William Kanengiser

Assistant Professor of Practice

Division: Classical Performance and Composition
Program: Classical Guitar

Instrument: Classical Guitar
Phone: (213) 740-7917
Email: kanengiser@earthlink.net
Office: MUS 202

Biography

Recognized as one of America’s finest classical guitarists, William Kanengiser won first prize in the 1987 Concert Artists Guild International Competition, as well as major international guitar competitions in Toronto (1981) and Paris (1983). He has developed a unique repertoire for his instrument, ranging from arrangements of Mozart, Handel and Bartok, to his innovative excursions into the music of Eastern Europe and the Caribbean. He was twice awarded a Solo Recitalist Fellowship Grant from the National Endowment for the Arts, and his debut recording for the GSP label won an “INDIE” award for Best Classical Recording.

A member of the guitar faculty at the USC Thornton School of Music since 1983, Mr. Kanengiser has given master classes around the world and produced two instructional videos, Effortless Classical Guitar and Classical Guitar Mastery for Hot Licks Video. As a founding member of the Los Angeles Guitar Quartet, he has toured extensively throughout Asia, Europe and North America, recording for the GHA, Delos and Sony Classical labels. Their first recording for the Telarc label, LAGQ: Latin, was nominated for a Grammy in the Classical Crossover category in 2001, and their follow-up recording LAGQ’s Guitar Heroes won a Grammy in the same category in 2005. Mr. Kanengiser recently released his fourth solo recording for the GSP label entitled Classical Cool, featuring jazz-inspired compositions and arrangements for classical guitar.


Five Questions with William Kanengiser

How would you describe the spirit of the USC Thornton classical guitar community?

There are many fine university and conservatory programs for the guitar — but I think one aspect that sets USC Thornton apart is the truly supportive environment.  Every student is pushed to reach his or her own potential, but never with a sense of one-upmanship. It’s part of the legacy of Jim Smith, who helped to create a feeling of the department being almost a “family,” rather than a collection of students, and also by the nurturing manner of Pepe Romero.  If you speak to any former or current student, I’m sure they would tell you the same. The feeling among the faculty and students reflects a caring, respectful, and positive attitude.

What special career development projects are current USC Thornton classical guitar students or recent graduates involved with?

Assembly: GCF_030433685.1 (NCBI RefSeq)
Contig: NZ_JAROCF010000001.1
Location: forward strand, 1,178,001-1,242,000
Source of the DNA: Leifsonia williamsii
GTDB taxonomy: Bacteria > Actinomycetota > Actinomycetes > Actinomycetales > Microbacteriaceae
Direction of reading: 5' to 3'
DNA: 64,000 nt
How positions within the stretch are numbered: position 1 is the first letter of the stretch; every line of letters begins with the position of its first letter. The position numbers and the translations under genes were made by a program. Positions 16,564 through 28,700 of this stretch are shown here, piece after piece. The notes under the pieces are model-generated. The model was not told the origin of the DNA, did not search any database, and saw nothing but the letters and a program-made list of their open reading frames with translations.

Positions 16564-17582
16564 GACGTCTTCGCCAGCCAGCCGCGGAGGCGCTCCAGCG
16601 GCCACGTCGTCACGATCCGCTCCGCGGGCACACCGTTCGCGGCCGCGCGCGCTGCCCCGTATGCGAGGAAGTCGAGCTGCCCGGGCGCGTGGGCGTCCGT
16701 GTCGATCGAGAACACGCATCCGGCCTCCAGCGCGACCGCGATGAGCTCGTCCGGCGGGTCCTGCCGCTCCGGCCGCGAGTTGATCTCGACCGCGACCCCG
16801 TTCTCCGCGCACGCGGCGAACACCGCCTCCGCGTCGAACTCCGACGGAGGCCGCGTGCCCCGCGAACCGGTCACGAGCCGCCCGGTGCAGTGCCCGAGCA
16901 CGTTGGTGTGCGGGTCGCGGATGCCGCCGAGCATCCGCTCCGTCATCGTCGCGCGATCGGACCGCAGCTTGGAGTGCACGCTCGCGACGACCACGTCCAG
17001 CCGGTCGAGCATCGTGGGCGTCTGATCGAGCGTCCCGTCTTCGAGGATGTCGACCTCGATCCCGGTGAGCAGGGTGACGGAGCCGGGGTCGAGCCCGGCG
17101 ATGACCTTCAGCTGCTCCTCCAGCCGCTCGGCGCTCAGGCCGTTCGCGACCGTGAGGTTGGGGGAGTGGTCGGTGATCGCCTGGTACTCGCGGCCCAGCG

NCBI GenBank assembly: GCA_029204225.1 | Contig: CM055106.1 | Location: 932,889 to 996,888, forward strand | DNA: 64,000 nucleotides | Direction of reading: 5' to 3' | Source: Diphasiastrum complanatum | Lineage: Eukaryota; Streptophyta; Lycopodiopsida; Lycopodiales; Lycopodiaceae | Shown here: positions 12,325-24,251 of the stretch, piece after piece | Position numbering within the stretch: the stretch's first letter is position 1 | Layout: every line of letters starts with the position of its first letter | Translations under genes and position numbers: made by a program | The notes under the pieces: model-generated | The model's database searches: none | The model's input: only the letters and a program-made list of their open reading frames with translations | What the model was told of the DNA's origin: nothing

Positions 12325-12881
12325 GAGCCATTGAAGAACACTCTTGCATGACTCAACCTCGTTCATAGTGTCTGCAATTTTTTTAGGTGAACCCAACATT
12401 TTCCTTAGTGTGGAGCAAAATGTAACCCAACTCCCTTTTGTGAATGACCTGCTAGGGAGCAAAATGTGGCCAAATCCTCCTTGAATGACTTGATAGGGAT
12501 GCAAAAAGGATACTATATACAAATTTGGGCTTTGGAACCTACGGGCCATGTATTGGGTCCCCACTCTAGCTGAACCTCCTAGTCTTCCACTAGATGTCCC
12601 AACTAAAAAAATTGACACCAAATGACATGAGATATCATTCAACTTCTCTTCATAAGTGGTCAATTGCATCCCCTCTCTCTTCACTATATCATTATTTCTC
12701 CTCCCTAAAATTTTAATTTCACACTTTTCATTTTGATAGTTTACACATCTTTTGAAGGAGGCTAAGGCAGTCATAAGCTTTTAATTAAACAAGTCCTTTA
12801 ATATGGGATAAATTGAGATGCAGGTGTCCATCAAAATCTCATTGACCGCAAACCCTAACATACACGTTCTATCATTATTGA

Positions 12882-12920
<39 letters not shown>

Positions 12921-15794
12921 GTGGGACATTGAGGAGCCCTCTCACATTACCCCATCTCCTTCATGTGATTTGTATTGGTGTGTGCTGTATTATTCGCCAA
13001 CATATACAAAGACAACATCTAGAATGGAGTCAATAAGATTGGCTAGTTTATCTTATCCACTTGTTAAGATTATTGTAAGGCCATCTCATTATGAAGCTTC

Getting all the skills and strategies for building a professional life with the guitar is one of our primary goals for USC Thornton guitarists.  Of course, technical competence and musical understanding are vital tools — but we realize that they’re only a part of starting a career. Learning to become comfortable onstage and developing a personal style that sets one apart is important. One of the requirements for all students is participation in USC Thornton Outreach concerts, where students play for appreciative audiences at the Braille Institute, the Rescue Mission and nursing homes throughout Los Angeles. The USC Guitar Orchestra, which I conduct, has performed in major venues in Los Angeles, including the Los Angeles County Museum of Art and Soka University. I also helped to organize a tour for the Helios Guitar Quartet, which is made up of recent graduates, and assisted students Andras Csaki and Mak Grgic with career development strategies. We try to act as mentors for motivated students to help start their lives as performers.

What is the importance of masterclasses at USC Thornton?

No matter how good the individual instructor, we feel that it’s vital for students to be exposed to alternative viewpoints and ideas. Masterclasses are a mainstay of our program. Not only are these classes inspirational — but they also give a chance to showcase our students to the community, and give yet another high-profile performance opportunity to the students. We are so fortunate to have Pepe Romero come twice each semester, first to give private lessons to each student, and then to give his famous public masterclasses. We also hold at least four other classes each year with respected figures in our field.  Last year, we welcomed Roland Dyens, Paul O’Dette, Eden/Stell Duo and David Russell to campus. Not a bad lot!